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The Blood of Patriots

  by M. P. MacDougall


(about 536 pages)
134,092
total words
of all the books in our library
36.31%
vividness
of all the books in our library
7.45%
passive voice
of all the books in our library
3.14%
all adverbs
of all the books in our library
1.16%
ly-adverbs
of all the books in our library
1.98%
non-ly-adverbs
of all the books in our library

clippings from this book

We’ve analyzed hundreds of millions of words, from thousands of different authors, training our linguistic models to recognize the most vivid words in the English language… the words that create the most intense sensory experiences: colors, textures, sounds, flavors, and aromas.

Based on our analysis, we’ve scanned through the pages of this book to find the two pages at the extremes, both the most-passive and the most-vivid pages, so that you can compare them side-by-side and see the difference:

MOST PASSIVE PAGE
MOST VIVID PAGE
Behan had helped, directing assets and operations to ensure mission success, but the operation had been Coleridge’s brainchild. And it had succeeded. Tolliver was dead, Reese was the new president. The last time Behan had spoken to Coleridge had been to give him the news that their man had taken out Tolliver’s assassin and escaped successfully, so Coleridge had no reason to be suicidal, had he? Or had he? Behan was used to questioning everything. You couldn’t survive in the realm of covert operations if you went around trusting your life to assumptions. You had to plan for variables. Complications. Anomalies. Bad luck. You name it, there were a thousand things that could go wrong with any given operation that could make it blow up in your face, so trust didn’t fit in Behan’s vocabulary. He knew full well that there could be some anomaly he didn’t know about that could have caused Coleridge to snap and take his own life. But still, he just knew there wasn’t. Something had gone wrong. Maybe it had nothing to do with HSI. Maybe there was another player within the government that had wanted Coleridge out of the picture. Maybe Reese himself had ordered it, but Behan doubted that even more. Reese was a political shark, but he didn’t have quite the killer instinct necessary to plan a double-cross on Coleridge, who had effectively put him into the Oval Office, and who had been backed by the muscle of HSI besides. Reese was dragged him to a waiting Toyota pickup. The tailgate was dropped, and Tony was shoved into the back. Ibrahim climbed in behind him, along with four other men, all glaring at him fiercely. Ibrahim pounded on the roof of the truck, and the driver put it in gear and steered out of the courtyard, kicking up rocks and dust in the pale pre-dawn light. They drove for about half an hour, bumping over potholes and washouts in the road. Tony watched the patchwork of little farms pass by, most with small stone buildings surrounded by crumbling stone walls. There were some scattered orchards among what mostly looked like poppy fields. Corn grew in a few of the fields, and there were goats and sheep everywhere. It should have been beautiful scenery, but Tony couldn’t appreciate it. There was an even chance he was on the road to an early grave. The truck turned off the road outside a small village, following a secondary track down the slope toward a river. At the end of the track was a grove of almond trees surrounded by a low stone wall. The adjacent river rushed over huge boulders outside the far wall of the grove, the rushing water colored gray-brown with glacial silt. They pulled through an opening in the wall, and Tony saw there were about fifty men already in the grove, milling around several vehicles arranged in a rough semi-circle. The driver pulled in next to another truck. “Out!” Ibrahim shoved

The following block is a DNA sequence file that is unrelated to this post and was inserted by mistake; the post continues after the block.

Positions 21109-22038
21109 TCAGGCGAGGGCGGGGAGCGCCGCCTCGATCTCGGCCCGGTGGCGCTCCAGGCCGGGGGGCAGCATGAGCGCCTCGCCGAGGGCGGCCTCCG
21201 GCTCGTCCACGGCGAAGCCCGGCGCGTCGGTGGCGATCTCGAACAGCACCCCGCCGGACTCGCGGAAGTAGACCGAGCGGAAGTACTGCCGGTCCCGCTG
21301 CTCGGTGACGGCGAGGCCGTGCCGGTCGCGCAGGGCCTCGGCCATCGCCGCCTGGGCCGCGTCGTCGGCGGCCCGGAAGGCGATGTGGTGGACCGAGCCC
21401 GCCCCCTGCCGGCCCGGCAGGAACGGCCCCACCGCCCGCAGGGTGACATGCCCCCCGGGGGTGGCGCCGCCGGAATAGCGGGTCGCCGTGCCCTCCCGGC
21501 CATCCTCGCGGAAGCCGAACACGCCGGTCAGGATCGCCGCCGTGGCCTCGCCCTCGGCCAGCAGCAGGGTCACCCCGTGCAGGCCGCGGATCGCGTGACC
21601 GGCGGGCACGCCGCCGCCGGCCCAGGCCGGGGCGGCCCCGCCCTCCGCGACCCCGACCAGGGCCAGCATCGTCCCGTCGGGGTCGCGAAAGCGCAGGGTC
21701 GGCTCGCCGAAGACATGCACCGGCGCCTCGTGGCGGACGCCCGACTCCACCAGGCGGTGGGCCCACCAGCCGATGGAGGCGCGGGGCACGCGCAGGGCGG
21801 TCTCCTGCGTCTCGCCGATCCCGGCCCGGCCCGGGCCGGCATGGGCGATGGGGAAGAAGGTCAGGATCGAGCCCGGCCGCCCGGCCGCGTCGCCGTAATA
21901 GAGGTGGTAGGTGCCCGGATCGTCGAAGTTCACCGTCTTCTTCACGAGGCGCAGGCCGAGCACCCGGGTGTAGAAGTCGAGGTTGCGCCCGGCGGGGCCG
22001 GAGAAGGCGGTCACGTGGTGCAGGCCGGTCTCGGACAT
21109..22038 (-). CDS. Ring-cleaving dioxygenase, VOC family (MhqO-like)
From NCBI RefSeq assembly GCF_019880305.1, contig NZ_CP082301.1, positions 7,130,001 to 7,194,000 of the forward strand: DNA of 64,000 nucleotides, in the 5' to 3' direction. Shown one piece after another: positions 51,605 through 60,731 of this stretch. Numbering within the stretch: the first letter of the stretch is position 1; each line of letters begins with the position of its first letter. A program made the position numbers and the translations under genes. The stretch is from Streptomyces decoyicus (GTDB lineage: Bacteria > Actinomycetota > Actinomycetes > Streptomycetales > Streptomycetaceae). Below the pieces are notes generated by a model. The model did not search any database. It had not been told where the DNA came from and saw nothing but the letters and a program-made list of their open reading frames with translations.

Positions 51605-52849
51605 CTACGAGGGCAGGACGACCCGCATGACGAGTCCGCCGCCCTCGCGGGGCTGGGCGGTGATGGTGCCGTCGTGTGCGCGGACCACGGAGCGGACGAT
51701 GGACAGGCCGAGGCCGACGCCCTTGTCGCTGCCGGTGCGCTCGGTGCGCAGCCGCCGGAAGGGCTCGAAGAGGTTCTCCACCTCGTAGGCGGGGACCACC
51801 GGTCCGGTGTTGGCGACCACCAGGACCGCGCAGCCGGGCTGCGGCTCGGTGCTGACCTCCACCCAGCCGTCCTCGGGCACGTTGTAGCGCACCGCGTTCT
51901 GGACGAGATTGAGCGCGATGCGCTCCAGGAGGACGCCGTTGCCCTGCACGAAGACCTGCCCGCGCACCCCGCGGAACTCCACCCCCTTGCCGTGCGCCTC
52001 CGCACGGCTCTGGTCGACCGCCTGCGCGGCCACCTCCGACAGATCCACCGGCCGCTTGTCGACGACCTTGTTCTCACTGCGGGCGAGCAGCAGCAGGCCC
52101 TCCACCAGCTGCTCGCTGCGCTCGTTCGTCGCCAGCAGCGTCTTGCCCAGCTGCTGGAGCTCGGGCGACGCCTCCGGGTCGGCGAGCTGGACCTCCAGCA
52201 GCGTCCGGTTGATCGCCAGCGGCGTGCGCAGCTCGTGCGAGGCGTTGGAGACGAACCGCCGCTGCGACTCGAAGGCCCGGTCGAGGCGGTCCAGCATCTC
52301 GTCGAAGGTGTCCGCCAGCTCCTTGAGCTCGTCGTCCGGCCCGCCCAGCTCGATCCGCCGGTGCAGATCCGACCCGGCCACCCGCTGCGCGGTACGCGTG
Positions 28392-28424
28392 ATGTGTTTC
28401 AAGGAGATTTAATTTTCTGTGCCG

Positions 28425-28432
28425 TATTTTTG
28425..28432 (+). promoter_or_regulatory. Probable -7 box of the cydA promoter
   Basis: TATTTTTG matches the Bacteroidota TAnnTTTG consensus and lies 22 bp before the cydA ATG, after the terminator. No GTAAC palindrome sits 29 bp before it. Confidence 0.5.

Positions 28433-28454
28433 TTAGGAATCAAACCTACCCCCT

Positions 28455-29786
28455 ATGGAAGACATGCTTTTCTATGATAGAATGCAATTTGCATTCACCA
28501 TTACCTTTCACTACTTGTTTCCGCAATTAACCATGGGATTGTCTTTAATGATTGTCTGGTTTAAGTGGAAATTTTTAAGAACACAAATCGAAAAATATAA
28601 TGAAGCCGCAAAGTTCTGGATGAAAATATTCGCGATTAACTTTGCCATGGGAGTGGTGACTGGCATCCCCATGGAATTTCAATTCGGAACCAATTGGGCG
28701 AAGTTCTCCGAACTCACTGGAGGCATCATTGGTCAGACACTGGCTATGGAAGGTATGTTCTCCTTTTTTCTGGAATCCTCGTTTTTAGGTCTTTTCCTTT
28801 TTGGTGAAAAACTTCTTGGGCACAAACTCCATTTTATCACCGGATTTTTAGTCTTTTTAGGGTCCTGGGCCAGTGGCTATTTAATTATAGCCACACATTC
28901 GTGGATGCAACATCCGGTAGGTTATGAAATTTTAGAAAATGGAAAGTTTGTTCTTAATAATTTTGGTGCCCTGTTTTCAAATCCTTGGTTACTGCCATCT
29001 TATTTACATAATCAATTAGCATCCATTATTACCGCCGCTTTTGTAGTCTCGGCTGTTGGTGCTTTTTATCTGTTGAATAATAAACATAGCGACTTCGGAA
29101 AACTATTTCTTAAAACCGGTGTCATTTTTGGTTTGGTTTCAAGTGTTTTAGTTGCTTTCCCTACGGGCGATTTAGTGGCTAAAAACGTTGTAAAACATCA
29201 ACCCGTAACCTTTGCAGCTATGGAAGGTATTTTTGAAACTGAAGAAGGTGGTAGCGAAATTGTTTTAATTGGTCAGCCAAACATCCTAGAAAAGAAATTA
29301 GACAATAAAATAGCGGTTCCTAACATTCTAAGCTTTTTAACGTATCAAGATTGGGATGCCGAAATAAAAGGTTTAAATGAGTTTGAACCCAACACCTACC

emotional story arc

Click anywhere on the chart to see the most significant emotional words — both positive & negative — from the corresponding section of the text…
This chart visualizes the the shifting emotional balance for the arc of this story, based on the emotional strength of the words in the prose, using techniques pioneered by the UVM Computational Story Lab. To create this story arc, we divided the complete manuscript text into 50 equal-sized chunks, each with 2681.84 words, and then we scored each section by counting the number of strongly-emotional words, both positive and negative. The bars in the chart move downward whenever there’s conflict and sadness, and they move upward when conflicts are resolved, or when the characters are happy and content. The size of each bar represents the positive or negative word-count of that section.

similar books by different authors

other books by M. P. MacDougall

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